Police Cannot Register An FIR Under Section 172 to 188 IPC: Madras HC
Let us first understand Section 188 of IPC and Section 195(1)(a) of CrPC:
Section 188 of IPC talks about “Disobedience to order duly promulgated by public servant” and is punishable with simple imprisonment for a term which may extend to one month or with fine which may extend to two hundred rupees, or with both; and if such disobedience causes or trends to cause danger to human life, health or safety, or causes or tends to cause a riot or affray, shall be punished with imprisonment which may extend to six months, or with fine which may extend to one thousand rupees, or with both.
Section 195 of CrPC talks about “Prosecution for contempt of lawful authority of public servants, for offences against public justice and for offences relating to documents given in evidence”
Sec 195(1)(a) says that no Courts hall take cognizance of any offence punishable under sections 172 to 188 (both inclusive) of the Indian Penal Code, except on the complaint in writing of that Court or by such officer of the Court as that Court may authorise in writing in this behalf, or of some other Court to which that Court is subordinate.
Facts of the case:
In this case the petitioner along with other accused persons were protested in the public road against the implementation of the Citizenship Amendment Act and further demanded the Central Government to withdraw the said Citizenship Amendment Act, without getting prior permission from the concerned authority. On the basis of the above said allegation, the police registered the complaint and filed an FIR against the petitioner and others for the offences under Sections 143 and 188 of IPC. Aggrieved by it, Petitioner filed Criminal Original Petition filed under Section 482 of Cr.P.C for quashing of an FIR.
Petitioner further submitted that according to Section 195(1)(a) of Cr.P.C., no Court can take cognizance of an offence under Section 188 of IPC, unless the public servant has written order from the authority. Further he submitted that the petitioner or any other members had never involved in any unlawful assembly and there is no evidence that the petitioner or others restrained anybody. Therefore, he sought for quashing the proceeding.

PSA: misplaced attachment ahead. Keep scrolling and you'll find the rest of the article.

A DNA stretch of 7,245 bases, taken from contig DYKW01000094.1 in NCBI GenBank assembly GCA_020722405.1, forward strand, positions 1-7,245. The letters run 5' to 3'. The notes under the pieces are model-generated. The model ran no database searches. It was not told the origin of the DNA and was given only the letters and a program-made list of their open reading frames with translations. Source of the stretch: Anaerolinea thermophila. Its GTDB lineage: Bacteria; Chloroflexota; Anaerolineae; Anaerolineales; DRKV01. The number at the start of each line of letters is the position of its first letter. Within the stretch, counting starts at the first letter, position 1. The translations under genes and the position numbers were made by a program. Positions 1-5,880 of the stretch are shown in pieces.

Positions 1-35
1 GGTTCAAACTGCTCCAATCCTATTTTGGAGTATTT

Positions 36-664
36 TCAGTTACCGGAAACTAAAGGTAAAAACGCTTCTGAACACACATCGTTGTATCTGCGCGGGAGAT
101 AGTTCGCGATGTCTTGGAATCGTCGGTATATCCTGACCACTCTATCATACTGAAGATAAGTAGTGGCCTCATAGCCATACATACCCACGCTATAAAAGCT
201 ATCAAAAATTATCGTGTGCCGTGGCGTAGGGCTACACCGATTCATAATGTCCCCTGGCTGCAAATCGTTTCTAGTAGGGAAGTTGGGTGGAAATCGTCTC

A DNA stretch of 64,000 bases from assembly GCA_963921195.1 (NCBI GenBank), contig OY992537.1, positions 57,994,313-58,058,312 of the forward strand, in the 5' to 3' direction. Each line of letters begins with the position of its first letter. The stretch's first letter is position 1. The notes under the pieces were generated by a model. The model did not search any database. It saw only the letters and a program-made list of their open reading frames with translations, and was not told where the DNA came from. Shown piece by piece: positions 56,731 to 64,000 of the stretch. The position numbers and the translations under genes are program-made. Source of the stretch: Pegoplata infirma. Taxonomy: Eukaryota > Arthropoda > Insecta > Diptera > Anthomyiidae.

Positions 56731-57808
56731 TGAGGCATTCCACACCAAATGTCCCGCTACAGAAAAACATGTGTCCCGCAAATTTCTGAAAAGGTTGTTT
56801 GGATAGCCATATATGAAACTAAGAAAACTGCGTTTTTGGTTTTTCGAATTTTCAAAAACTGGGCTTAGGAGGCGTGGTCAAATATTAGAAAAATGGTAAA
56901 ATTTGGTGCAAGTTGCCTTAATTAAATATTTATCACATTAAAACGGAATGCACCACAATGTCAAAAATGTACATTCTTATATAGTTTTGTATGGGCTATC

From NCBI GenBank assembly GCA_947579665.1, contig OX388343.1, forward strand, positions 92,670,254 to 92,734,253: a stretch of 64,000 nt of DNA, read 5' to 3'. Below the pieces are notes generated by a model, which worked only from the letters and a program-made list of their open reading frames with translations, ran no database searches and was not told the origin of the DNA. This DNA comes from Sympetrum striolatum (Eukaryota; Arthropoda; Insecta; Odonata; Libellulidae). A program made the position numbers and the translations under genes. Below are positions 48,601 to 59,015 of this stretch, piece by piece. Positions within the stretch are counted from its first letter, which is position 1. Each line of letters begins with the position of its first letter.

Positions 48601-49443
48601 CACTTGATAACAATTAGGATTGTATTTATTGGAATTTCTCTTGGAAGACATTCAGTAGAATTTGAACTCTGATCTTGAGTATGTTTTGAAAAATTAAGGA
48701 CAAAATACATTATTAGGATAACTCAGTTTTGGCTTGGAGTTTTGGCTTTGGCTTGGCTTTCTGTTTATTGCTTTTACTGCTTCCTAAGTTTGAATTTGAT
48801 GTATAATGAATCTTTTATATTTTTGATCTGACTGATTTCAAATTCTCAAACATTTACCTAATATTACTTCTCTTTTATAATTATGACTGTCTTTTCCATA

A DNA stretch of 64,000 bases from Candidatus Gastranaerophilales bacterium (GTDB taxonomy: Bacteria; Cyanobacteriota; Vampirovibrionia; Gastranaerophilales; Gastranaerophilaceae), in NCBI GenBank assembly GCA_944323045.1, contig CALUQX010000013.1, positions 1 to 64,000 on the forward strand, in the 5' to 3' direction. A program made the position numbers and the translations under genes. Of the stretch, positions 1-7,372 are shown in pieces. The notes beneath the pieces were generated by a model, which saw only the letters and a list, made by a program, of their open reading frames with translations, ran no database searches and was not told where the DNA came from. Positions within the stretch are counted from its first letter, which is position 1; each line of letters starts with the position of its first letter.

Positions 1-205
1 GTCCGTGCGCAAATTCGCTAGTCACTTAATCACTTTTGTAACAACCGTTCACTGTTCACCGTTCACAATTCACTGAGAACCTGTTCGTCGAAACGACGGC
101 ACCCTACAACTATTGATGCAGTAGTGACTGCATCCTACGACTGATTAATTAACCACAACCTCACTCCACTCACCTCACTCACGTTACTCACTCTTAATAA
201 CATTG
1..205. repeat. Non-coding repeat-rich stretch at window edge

The Additional Public Prosecutor appearing for the state submitted that the petitioner along with others staged protest and there are specific allegations as against the petitioner to proceed with the trial. Further, he submitted that Section 188 of IPC is a cognizable offence and therefore it is the duty of the police to register a case. Though there is a bar under Section 195(a)(i) of Cr.P.C. to take cognizance for the offence under Section 188 of IPC, it does not mean that the police cannot register FIR and investigate the case.
While quashing the FIR, the HC referred to the case of Jeevanandham and others Vs. State rep. by the Inspector of Police, Karur District, in which Madras HC has issued the guidelines for an offence under Section 188 of IPC:
a) A Police Officer cannot register an FIR for any of the offences falling under Section 172 to 188 of IPC.
b) A Police Officer by virtue of the powers conferred under Section 41 of Cr.P.C will have the authority to take action under Section 41 of Cr.P.C., when a cognizable offence under Section 188 IPC is committed in his presence or where such action is required, to prevent such person from committing an offence under Section 188 of IPC.
c) The role of the Police Officer will be confined only to the preventive action as stipulated under Section 41 of Cr.P.C and immediately thereafter, he has to inform about the same to the public servant concerned/authorised, to enable such public servant to give a complaint in writing before the jurisdictional Magistrate, who shall take cognizance of such complaint on being prima facie satisfied with the requirements of Section 188 of IPC.
d) In order to attract the provisions of Section 188 of IPC, the written complaint of the public servant concerned should reflect the following ingredients namely;
i) that there must be an order promulgated by the public servant;
ii) that such public servant is lawfully empowered to promulgate it;
iii) that the person with knowledge of such order and being directed by such order to abstain from doing certain act or to take certain order with certain property in his possession and under his management, has disobeyed; and
iv) that such disobedience causes or tends to cause;
Quashing Order by the Madras HC:
In the present case, the Madras HC said that the First Information Report has been registered by the respondent police for the offences under Sections 143 and 188 IPC. He is not a competent person to register FIR for the offences under Section 188 of IPC. As such, the First Information Report or final report is liable to be quashed for the offences under Section 188 of IPC. Further, the complaint does not even state as to how the protest formed by the petitioner and others is an unlawful protest and does not satisfy the requirements of Section 143 of IPC.
Therefore, on the basis of above findings the High Court quashed the FIR.
Read Complete Order: Click Here